By Sylvia Wanjira
As disturbing as it is, sexual harassment is a worldwide phenomenon that has continued to plague our societies for decades affecting people from all walks of life. The continuous evolution of the internet has brought forth a new phase of faceless sexual harassers who continue to taunt their victims every day.
Statistics from a report done by KICTANet show that as of January 2022, the internet populace in Kenya stood at 56.19 million users, 50.31 % of whom were female. Further, according to the Organisation for Economic Co-operation and Development (OECD), women typically participate more than men on social platforms such as Facebook, Instagram, and Twitter.
A survey conducted by the International Association of Privacy Professionals (IAPP), found that 1 in every 3 women has been a victim of stalking as compared to 1 in every 6 men who also are victims. Women are thus more prone to sexual harassment in cyberspace. This article will look at the prevalence of sexual harassment against women in Kenyan cyberspace.
Recently, there has been a spike in the rates of sexual harassment in Kenyan cyberspace. Kenyans across all social media platforms have continued to shamelessly send or leak intimate images of social media personalities and even individuals whom they do not know or have a connection to and attack them with harsh words either by commenting on their bodies or by making chauvinistic and degrading comments.
This is despite the existence of several rights and laws that are meant to protect individuals. Such rights include the right to privacy as stated under Articles 10 and 17 of the Universal Declaration of Human Rights and International Convention on Civil and Political Rights respectively and further reiterated in the Constitution of Kenya, 2010.
It is important to note that in Kenya, sexual harassment is an offense punishable by law under section 23 of the Sexual Offences Act. The perpetrator is liable to a fine of not less than KSH. 100,000 or to a term of imprisonment of not less than 3 years.
The Act defines sexual harassment as incessant and unwanted sexual advances, physical or lewd gestures, and the request of sexual advances by a person in authority. However, this definition is somewhat limited. It fails to cater to the victims harassed by their peers or persons who are not in authority. The definition does not explicitly provide for harassment in cyberspace which has become a major hunting ground for the perpetrators. It focuses more on the persons holding a public office.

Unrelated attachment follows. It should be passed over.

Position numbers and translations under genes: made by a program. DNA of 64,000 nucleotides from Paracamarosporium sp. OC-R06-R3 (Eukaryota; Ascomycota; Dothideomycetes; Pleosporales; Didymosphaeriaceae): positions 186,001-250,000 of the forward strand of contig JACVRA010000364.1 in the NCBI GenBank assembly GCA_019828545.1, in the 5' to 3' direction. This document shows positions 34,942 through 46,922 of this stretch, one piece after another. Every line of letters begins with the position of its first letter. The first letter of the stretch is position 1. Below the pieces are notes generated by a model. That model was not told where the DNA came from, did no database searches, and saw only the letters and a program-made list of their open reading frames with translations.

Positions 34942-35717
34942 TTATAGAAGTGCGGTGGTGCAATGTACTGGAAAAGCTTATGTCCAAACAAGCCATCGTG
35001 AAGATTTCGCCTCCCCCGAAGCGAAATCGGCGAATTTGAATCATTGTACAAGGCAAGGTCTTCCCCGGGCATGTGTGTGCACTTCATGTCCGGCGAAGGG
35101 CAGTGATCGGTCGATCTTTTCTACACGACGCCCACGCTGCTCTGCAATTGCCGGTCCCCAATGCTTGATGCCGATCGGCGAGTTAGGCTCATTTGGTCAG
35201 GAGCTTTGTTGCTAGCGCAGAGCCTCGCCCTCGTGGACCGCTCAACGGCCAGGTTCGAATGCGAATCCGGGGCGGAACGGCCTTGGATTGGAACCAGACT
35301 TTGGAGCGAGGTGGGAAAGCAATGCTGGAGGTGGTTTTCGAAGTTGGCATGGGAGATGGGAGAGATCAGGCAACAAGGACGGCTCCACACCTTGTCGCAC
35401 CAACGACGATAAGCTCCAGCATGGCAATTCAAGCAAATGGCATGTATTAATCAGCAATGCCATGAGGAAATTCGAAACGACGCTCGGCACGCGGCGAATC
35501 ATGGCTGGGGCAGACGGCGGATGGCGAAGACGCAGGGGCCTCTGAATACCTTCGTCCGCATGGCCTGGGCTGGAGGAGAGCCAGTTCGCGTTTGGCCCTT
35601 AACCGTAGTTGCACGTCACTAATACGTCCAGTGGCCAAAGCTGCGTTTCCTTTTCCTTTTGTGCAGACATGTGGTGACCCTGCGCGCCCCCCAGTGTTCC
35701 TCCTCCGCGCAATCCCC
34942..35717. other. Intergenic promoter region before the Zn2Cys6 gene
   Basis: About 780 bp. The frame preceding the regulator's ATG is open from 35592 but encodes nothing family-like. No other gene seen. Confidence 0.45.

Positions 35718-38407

What happens to those who are harassed on social media networks? Will the perpetrators be held liable under section 23 of the SOA? A closer look at further legislation does not offer a solution.
The Computer Misuse and Cybercrimes Act, 2018, provides for cyber harassment under section 27. It states that the communication of individuals or groups either directly or indirectly regarding a person known to them is an offense if they are aware that their conduct is detrimental to that person or is of an offensive nature either in part or in whole and eventually affects that person. Although sexual harassment in the cyber world can be inferred from the above section it is not safe to rely on ambiguous laws.
As a result, there is a need to broaden the definition of sexual harassment to cater to all victims regardless of the context in which the harassment occurred. This can be achieved by amending the Sexual Offences Act to include sexual harassment done by peers in cyberspace. The amendment will help in providing a legal basis for victims to report cases of sexual harassment and hold the perpetrators accountable.
Additionally, there is a need for awareness and campaigns to educate the masses on the various forms of sexual harassment and the legal recourse available to them. By doing so, victims are empowered to speak up and seek justice.
Sexual harassment has long been a prevalent issue in society, and it is vital that it is taken seriously and addressed in all its forms. It is not just limited to physical and verbal forms of abuse but also includes harassment in cyberspace. The anonymity offered by the internet often emboldens individuals and other perpetrators to engage in such behaviour.
Therefore, it is important for individuals to take proactive measures to ensure their safety online and to be careful with what they share with others online. In the case where they encounter sexual harassment on the platforms, they should immediately report it to the ODPC and the DCI who will promptly investigate the matter.
Regardless of whether sexual harassment takes place in the real world or in cyberspace, it should be illegal and the law should step up not only to punish those liable but to also protect those who are vulnerable.
Ms Sylvia Wanjira is a committed and creative LLB candidate who is enthusiastic about advancing women’s rights in cyberspace. She is interested in new possibilities to learn and grow in the digital space. She has experience in legal research, writing and drafting legal documents.